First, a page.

I had my first baby when I was almost 27, all fairly average. I read Sheila Kitzinger, Dr Miriam Stoppard and other more obstetric, problem-focussed books. I knew all about all the awful things that could happen to you while you were pregnant (this was not a good idea!). I went to my local antenatal classes and I fell a little bit in love with my Community Midwife, who would later become my mentor. 

My 3 birth experiences were: awful and traumatic; wonderful and healing; and just a bit ordinary in their turn. Having had three babies and three very different experiences, I realised that being a midwife was an important job. I recognised that the relationship I had with my midwife for my second baby and having her present at the birth, someone I knew and trusted, was a huge part of the wonderful, empowering birth experience I had.

Me and my middle child – 1994

Many years later, on becoming a single parent and needing a career, I trained as a midwife. I had dabbled with ways of “getting in” before but my efforts had been thwarted by the demands of my family. Becoming a midwife was also a good new identity to adopt – no longer someone’s wife – I could join another club.

During my training, my eyes were opened to some of the realities of the system I was about to go and work in. I considered becoming an Independent Midwife and took a “Making the move” workshop. Unfortunately, with the financial uncertainty of self employment, and having a young family to care for, it wasn’t to be. I soaked up midwifery knowledge and passion like a sponge. I joined the Association of Radical Midwives and found a tribe I wanted to belong to.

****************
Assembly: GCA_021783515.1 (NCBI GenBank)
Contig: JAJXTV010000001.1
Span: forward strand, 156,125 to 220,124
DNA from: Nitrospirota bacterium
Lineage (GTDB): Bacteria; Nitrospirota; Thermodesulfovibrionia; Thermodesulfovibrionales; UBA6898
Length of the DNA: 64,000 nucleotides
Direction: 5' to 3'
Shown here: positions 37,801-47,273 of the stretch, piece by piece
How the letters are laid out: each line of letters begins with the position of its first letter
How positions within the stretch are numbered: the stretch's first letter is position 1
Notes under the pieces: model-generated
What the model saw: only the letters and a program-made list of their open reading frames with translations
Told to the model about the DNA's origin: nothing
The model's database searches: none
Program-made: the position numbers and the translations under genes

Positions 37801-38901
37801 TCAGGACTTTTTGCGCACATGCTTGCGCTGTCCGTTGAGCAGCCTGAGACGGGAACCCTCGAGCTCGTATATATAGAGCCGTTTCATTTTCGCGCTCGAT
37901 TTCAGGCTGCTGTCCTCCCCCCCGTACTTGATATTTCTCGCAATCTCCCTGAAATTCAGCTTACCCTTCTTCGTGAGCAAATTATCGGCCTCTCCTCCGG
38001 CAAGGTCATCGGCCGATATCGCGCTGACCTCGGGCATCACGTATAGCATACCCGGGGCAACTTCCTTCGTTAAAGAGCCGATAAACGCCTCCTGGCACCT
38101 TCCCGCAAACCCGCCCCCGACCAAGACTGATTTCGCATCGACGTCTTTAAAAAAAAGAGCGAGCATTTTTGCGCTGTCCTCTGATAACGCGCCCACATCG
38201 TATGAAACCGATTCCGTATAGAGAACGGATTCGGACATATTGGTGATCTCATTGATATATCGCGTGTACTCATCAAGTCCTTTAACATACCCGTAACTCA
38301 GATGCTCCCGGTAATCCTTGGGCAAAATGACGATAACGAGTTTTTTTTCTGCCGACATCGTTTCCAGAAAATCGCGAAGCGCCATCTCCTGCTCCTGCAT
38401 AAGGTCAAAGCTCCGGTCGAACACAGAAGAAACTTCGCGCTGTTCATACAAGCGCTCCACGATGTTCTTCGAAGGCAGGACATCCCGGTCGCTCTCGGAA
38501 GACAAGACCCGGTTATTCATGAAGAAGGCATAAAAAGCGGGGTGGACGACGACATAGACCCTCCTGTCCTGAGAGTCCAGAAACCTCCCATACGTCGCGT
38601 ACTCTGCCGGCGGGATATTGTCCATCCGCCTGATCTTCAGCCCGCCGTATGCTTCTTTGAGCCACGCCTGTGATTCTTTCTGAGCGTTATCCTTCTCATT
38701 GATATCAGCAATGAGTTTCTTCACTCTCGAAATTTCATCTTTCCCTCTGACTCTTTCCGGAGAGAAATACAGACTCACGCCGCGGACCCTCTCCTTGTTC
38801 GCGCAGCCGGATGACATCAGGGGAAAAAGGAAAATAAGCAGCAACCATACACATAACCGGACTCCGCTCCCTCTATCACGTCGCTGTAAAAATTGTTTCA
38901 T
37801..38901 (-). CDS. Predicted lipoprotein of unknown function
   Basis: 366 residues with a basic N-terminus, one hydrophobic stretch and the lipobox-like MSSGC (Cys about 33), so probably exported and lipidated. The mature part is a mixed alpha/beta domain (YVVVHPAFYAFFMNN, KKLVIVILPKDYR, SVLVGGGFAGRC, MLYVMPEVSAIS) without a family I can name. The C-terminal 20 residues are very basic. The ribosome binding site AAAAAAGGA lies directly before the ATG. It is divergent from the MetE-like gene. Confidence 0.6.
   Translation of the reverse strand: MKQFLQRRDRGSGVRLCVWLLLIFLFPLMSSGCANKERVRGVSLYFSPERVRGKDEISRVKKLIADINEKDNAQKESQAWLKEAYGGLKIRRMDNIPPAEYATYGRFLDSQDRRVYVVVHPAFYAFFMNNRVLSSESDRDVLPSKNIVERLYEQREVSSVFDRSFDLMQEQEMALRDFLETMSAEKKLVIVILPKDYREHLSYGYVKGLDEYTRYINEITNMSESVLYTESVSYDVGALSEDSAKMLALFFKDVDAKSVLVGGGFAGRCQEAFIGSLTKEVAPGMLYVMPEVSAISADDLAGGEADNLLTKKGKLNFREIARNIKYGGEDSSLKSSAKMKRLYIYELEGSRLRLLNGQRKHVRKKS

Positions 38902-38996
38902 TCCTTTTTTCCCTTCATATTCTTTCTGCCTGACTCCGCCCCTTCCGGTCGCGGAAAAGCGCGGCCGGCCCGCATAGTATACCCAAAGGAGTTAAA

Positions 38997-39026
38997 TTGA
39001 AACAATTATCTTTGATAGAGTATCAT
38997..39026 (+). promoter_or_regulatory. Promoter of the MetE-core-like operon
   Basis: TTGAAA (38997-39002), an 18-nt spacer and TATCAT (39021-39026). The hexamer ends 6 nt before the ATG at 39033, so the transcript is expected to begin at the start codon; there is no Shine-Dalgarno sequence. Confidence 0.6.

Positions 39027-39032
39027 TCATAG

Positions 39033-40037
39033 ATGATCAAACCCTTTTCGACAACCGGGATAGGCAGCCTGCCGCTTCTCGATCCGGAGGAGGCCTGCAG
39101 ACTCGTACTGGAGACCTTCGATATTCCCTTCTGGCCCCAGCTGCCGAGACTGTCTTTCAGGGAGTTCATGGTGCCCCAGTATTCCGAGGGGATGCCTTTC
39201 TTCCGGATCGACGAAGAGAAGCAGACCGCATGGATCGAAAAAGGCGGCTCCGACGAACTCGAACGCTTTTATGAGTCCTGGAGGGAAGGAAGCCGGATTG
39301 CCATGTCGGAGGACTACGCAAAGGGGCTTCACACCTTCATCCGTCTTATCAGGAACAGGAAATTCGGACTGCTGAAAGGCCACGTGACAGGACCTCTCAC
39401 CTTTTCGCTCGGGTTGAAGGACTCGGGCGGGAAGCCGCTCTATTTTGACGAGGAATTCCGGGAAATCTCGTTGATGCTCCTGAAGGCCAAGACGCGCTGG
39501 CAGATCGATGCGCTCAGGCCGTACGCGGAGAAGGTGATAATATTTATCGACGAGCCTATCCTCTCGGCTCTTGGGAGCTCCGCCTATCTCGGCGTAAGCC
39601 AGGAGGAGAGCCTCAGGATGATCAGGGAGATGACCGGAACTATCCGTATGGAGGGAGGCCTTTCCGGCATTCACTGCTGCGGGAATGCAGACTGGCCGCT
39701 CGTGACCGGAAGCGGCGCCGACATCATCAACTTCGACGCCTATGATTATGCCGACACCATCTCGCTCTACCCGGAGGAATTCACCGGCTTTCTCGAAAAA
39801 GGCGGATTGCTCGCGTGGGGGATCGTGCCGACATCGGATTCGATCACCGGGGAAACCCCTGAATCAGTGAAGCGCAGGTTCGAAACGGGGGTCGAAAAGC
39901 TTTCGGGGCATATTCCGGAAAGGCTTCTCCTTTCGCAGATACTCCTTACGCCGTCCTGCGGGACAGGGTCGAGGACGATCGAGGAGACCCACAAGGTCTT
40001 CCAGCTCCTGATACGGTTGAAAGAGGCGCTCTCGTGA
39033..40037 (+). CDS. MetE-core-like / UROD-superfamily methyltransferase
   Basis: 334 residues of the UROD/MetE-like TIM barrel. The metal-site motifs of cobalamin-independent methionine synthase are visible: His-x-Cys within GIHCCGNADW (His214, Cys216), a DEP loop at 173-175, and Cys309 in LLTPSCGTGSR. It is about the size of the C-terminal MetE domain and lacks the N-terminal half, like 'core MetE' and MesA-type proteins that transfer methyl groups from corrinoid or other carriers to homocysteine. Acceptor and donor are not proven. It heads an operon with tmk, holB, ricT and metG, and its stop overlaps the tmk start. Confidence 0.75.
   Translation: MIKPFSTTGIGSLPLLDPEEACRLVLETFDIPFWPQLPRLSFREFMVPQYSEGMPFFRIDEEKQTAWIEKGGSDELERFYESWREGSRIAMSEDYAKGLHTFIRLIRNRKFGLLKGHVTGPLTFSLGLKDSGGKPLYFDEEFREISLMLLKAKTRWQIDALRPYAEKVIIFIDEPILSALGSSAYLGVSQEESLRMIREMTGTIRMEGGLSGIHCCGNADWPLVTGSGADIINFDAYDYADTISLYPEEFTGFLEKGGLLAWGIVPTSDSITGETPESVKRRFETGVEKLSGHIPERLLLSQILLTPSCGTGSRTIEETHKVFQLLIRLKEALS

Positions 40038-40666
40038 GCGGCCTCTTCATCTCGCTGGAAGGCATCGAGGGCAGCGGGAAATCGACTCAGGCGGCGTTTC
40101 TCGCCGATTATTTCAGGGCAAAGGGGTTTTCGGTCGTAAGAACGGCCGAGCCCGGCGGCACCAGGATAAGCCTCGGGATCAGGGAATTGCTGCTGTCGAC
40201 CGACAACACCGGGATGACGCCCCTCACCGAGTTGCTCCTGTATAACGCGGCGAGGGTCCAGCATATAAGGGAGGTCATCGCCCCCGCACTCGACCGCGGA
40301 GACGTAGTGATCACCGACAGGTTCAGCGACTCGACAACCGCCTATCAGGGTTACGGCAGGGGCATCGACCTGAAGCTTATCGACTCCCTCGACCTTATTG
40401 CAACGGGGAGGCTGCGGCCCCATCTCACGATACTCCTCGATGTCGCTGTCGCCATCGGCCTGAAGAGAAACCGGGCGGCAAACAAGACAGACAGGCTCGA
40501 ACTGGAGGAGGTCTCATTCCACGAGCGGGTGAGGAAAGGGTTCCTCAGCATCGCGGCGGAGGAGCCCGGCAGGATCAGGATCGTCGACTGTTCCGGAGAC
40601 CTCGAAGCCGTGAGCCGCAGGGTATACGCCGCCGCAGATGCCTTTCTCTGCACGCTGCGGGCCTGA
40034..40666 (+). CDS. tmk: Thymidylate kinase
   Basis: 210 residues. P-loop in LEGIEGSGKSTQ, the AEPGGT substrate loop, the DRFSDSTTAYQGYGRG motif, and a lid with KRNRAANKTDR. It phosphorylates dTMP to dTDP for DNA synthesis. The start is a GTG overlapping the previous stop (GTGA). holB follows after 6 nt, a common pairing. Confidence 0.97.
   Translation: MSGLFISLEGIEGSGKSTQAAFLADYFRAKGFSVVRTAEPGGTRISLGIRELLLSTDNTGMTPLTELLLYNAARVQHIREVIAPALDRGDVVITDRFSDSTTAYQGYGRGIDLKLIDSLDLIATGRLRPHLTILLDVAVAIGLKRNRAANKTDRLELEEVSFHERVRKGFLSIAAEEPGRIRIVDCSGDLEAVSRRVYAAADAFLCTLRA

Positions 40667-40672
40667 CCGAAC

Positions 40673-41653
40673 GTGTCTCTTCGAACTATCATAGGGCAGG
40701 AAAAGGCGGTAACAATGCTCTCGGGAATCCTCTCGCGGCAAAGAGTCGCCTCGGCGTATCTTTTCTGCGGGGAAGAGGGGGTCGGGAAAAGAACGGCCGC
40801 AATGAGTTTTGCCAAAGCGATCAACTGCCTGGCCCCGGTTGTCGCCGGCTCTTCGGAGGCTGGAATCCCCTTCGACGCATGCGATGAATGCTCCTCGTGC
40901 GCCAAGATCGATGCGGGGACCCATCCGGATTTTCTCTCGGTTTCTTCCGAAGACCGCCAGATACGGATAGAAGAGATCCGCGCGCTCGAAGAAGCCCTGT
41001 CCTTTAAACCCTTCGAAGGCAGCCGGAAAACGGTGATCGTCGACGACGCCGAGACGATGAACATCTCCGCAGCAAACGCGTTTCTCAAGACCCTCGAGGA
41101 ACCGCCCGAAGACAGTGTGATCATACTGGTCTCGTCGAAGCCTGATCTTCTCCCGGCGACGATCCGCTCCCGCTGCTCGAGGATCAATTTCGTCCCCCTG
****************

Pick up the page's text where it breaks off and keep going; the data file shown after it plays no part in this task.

I have witnessed many very beautiful births and seen many that were not beautiful. 

Of the many amazing experiences I have had as a midwife, one that has stayed with me is from when, as a newly qualified midwife, I supported and witnessed a first time mother silently breathing through her entire labour, listening only to the words of reassurance and affirmationsrepeated to her by her birth partner.  And when she gently and, seemingly magically, breathed her baby out without making a murmur, I was blown away. How did I not know, even as a midwife, that birth could be like this?  How wonderful it would be if every woman had a calm, supported, “birth in whatever way she chooses” experience.